The provision prohibiting injunctions in the federal courts in labor cases "unless necessary to prevent irreparable injury to property or to property right" is worse than useless, from the point of view of labor. The phrase harks back to an old doctrine of equity, that injunctions may be issued only to protect property, and not to protect personal rights, a doctrine against which modern jurists have strongly and justly protested, and which modern courts have shown a wholesale tendency to disregard. The Clayton act intrenches it in our federal jurisprudence, in just the field of litigation in which personal rights are most in need of adequate protection. The theory on which the provision was justified to the labor leaders seems again to have been that, since labor is not a commodity to call a strike is not to affect a property right, so that no injunction will be given. But, as the lawyers who framed the section well knew, when a strike is called it hurts the employer in his whole business—his profits fall off, his plant lies idle, and he is deprived of its use. And the courts have held so often that it is now settled law, that a man's business is property. The provision, therefore will not prevent a single injunction to protect an employer against a strike. If it has any effect, it will be to prevent courts issuing injunctions against blacklists circulated by employers against workmen. If a workingman asks for an injunction against a blacklist, the court will tell him that since it can issue injunctions in labor cases only to protect property, and since his labor is not property, it cannot help him. Such is the doctrine into which labor's noble revolt against the conception that it is the employer's property has been perverted. It has led to a law which denies that a man's labor is his own property. Could the National Association of Manufacturers have framed a section more favorable to capital and more hostile to labor?
The only section of the Clayton act which is of any value to labor is that which gives, in a limited class of cases, trial by jury for violation of an injunction. It applies only where the thing which the workingman has done is not only a violation of the injunction, but also a crime. As far as this goes, it is a distinct gain, for one of the worst features of labor injunctions has been the fact that a violation of the injunction was tried by the judge who had issued it, and who naturally felt that anything that savored of a violation of it was a personal affront to him. But the section does not go far, and it is doubtful whether a laboring man will be very anxious to brand himself a criminal by claiming its protection. And it is not for this section that labor has been taught to treasure the Clayton act.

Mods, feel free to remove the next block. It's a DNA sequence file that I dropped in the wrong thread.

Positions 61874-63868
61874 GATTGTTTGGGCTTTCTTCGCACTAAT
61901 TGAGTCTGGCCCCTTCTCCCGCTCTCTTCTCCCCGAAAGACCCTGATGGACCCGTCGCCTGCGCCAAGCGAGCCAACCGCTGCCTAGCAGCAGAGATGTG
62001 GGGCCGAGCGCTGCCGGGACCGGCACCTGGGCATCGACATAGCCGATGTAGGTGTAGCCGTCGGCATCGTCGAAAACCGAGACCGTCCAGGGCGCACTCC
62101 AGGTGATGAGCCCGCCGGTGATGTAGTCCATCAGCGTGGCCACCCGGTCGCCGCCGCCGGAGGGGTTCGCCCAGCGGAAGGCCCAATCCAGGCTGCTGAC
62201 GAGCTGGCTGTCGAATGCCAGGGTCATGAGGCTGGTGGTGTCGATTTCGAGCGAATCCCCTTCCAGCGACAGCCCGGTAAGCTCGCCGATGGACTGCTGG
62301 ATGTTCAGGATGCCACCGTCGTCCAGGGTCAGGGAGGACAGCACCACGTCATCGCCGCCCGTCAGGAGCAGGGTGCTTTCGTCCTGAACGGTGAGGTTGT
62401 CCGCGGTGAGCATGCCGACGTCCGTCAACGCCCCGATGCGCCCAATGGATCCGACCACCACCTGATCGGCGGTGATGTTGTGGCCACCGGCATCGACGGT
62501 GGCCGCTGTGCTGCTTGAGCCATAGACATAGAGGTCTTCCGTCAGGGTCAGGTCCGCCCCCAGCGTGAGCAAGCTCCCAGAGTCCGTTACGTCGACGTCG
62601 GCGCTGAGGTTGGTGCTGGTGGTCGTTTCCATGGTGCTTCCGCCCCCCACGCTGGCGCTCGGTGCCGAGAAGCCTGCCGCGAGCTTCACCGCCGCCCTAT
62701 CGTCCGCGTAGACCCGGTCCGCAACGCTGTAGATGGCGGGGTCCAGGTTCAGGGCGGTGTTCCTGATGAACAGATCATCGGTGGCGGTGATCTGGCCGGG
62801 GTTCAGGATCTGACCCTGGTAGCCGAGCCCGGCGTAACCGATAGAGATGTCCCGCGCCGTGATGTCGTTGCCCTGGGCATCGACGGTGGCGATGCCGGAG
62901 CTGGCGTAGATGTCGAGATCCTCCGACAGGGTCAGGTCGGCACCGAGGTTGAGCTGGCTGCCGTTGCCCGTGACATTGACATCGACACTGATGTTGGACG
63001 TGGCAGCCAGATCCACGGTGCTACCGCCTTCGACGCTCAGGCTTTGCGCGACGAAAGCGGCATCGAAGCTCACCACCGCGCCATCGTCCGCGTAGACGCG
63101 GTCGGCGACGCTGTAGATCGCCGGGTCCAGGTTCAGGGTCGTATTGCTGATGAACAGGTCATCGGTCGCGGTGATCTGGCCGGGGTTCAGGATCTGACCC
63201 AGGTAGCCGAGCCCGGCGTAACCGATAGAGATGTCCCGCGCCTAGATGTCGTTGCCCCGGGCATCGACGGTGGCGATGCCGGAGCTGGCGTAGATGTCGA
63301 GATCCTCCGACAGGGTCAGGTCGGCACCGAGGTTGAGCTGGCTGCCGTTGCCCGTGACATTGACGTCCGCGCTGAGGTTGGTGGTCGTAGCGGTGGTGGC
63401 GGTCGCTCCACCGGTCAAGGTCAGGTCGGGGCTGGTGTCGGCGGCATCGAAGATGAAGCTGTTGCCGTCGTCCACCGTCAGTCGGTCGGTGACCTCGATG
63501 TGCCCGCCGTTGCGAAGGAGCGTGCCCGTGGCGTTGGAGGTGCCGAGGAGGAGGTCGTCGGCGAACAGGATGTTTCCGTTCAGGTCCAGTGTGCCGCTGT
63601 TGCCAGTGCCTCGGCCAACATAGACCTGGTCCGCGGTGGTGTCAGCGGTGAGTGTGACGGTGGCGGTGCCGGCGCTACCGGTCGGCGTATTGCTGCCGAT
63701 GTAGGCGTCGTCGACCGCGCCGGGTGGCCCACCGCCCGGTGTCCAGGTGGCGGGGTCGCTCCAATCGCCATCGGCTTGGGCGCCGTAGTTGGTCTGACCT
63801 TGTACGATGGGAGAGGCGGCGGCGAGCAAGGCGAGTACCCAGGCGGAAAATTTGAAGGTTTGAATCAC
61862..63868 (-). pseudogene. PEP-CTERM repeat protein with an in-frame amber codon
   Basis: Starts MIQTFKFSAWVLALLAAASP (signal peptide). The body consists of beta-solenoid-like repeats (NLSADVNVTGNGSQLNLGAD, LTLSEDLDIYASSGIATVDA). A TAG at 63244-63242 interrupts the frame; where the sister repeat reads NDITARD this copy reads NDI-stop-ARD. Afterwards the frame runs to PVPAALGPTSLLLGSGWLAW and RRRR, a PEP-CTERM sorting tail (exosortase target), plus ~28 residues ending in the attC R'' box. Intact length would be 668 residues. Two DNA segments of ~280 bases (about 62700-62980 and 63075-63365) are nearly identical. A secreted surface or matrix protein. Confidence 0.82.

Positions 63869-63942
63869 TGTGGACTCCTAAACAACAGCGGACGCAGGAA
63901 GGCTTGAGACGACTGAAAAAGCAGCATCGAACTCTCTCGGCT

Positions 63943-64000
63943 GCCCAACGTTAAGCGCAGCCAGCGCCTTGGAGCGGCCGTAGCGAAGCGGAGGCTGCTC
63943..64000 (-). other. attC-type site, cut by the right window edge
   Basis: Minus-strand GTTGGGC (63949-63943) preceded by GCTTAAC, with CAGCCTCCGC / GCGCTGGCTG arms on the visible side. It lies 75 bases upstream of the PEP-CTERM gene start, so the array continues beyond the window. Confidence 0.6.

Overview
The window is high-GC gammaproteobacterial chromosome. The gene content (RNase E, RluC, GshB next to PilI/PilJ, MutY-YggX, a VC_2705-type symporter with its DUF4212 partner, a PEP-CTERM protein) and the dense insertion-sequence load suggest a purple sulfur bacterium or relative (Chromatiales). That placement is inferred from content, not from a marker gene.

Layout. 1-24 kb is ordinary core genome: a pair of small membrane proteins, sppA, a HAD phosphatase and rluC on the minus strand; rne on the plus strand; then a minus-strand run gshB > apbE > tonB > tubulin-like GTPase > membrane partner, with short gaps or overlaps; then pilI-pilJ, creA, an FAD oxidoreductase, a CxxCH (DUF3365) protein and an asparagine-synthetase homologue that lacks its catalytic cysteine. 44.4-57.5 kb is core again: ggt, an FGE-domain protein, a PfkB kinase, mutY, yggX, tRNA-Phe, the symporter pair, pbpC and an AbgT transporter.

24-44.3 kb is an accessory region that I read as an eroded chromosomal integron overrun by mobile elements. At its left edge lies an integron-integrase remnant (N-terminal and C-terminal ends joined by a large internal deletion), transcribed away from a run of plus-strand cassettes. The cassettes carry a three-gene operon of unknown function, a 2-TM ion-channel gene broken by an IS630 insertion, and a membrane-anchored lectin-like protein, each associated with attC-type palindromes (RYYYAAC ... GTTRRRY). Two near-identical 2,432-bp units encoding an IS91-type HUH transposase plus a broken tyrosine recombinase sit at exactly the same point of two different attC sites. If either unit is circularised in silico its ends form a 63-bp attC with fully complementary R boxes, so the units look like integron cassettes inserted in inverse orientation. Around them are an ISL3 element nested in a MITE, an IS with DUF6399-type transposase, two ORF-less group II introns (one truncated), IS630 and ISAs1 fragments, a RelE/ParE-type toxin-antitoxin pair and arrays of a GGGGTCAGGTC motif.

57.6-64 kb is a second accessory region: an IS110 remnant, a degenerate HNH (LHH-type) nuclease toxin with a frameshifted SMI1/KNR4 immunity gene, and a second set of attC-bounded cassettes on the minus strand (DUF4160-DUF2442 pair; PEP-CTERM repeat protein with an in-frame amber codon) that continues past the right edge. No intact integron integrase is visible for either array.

The men who are now complacently enjoying the success with which they have misled the officials of the American Federation of Labor may well spend a few minutes in sober thought. The counsel of lawlessness at the convention last week was not mere bravado. It was made by responsible men who had carefully weighed what they were saying. What will organized labor do when it discovers that it has been defrauded? If the courts decide that despite the Clayton act unions are still subject to the anti-trust laws, and still liable to injunction, as they inevitably must, will they not take this to be a challenge daring them to carry out their threat? To those who are concerned over the lack of popular confidence in the courts the prospect is most ominous. Labor leaders have staked so much on this legislation, this Magna Charta of American labor, that it will be hard indeed to persuade them that it will not be the courts that are to blame, but a pusillanimous Congressional committee of lawyers who were willing to draft a deceitful statute and shield themselves against the wrath of labor behind the Supreme Court of the United States.
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Friday, February 15, 2013
"Labor is Not a Commodity"
The New Republic, December 2, 1916:
Posted by Sandwichman at 11:48 AM